94

52.8

10-14

78

42.6

Venezuela*

93-98

69

34.0

00-05

100

60.6

Uruguay

95-00

73

73.7

00-05

68

68.7

05-10

86

86.8

10-15

79

79.8

15-20

69

69.7

N

933

1371

1500

1577

1395

Source: Authors' elaboration, from Garcia. Mateos and Rivas (2014). * There is no completely representative proof available.

Latin America, where the only important study was that of Higley and Gunther (1992). Thus PELA represented a challenge and an opportunity at the same time: it was a challenge due to the dearth of prior theoretical and methodological referents to guide the measurement of legislators’ attitudes and profiles; it was an opportunity by making the project a pioneer in the study of attitudes of Latin America parliamentary elites.

Because a new line of investigation was being opened up, the project undertook two approaches: empirical-descriptive and empirical-explanatory (Garcia and Mateos 2001). With this double goal, the project first described parliamentary elites in Latin America by remarking upon those features that identify this class collectively (socio-demographic, ideological or party-related). Later, the investigation delved more deeply into the explanatory dimension by studying the possible relationships between these features and MPs’ opinions on the consolidation of democracy.

These variables were selected for the purpose of studying elites in some degree of complexity. That is, focus was brought to socio-demographic features and the trajectories of MPs, as well as to their opinions on the main common issues driving the national and international politics of any state. Considering the empirical-explanatory view of the investigation, it was important to ask MPs many questions about their perceptions, their institutions and economic systems, their positions on international politics and their attitudes, as well as to identify their personal ideologies.

From these premises, and through use of the questionnaire and selected indicators, two general aims were established: 1) the methodical description and comparison of specific cases; and 2) evaluation of the reliability of indicators. As for the first aim, the questionnaire allowed for comparison as well as generalisation due to the systematic integration of several dimensions of analysis. Moreover, recourse to large numbers of cases allows greater use of statistical techniques to identify causal connections among different variables. As for the second aim, certain weaknesses in terms of reliability and validation in the questionnaire have been detected and addressed in successive revisions. New axes have also been incorporated, adapting to the political and academic requirements of each given moment (Garcia, Mateos and Rivas 2014).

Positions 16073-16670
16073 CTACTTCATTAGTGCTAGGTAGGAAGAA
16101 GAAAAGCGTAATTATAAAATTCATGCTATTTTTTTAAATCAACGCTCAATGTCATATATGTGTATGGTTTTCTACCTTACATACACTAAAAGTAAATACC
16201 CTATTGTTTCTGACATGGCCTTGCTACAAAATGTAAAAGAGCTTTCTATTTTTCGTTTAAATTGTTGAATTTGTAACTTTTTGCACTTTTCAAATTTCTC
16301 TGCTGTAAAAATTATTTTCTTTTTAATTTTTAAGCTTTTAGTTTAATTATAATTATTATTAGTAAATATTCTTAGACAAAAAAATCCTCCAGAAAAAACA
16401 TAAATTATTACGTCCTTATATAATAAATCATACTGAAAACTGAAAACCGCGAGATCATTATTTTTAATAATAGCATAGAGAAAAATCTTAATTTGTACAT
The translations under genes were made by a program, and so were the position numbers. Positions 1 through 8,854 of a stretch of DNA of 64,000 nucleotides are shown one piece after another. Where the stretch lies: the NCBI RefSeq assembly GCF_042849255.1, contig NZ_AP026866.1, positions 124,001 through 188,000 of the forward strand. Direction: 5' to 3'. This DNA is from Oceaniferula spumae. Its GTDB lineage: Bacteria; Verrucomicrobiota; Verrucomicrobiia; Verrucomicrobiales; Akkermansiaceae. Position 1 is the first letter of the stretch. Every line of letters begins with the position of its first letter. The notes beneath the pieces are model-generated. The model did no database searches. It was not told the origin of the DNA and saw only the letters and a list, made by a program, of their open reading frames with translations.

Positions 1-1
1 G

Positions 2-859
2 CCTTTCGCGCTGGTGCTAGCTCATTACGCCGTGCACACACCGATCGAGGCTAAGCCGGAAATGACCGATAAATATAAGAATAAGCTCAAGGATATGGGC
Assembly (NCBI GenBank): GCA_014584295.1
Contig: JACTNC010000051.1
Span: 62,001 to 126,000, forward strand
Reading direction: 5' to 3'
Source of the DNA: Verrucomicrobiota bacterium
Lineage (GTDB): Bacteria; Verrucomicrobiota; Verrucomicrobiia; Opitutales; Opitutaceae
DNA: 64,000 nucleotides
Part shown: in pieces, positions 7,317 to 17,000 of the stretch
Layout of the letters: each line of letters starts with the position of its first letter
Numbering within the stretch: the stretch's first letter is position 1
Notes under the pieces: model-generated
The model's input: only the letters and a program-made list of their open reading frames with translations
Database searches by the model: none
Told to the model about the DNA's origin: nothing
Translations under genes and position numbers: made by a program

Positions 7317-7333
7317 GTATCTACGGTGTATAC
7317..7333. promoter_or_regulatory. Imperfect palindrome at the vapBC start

At first, the more important indicators - measured in terms of their presence in design - were those that also permitted a description of the MPs' profiles, both from a socio-demographic point of view and with regard to their attitudes towards the main elements of their political systems. With subsequent waves, the project’s aims have widened and inferences have been established between the opinions and attitudes of elites and the quality of a given democracy, along with analysis of the degree of suitability between representatives and citizens.

As for the universe under study, it is composed of MPs in every country studied for the entirety of each term. This has enabled us to adopt a comparative analysis strategy of a mixed nature that examines both MPs and countries as a whole. Therefore, paraphrasing Garcia and Mateos (2001: 178-9):

Central points

Main variables

Democracy, elections and form of government

  • - Stability of and satisfaction with democracy
  • - Democratic quality
  • - Factors associated with consolidation of democracy and regression risk
  • - Design of the electoral system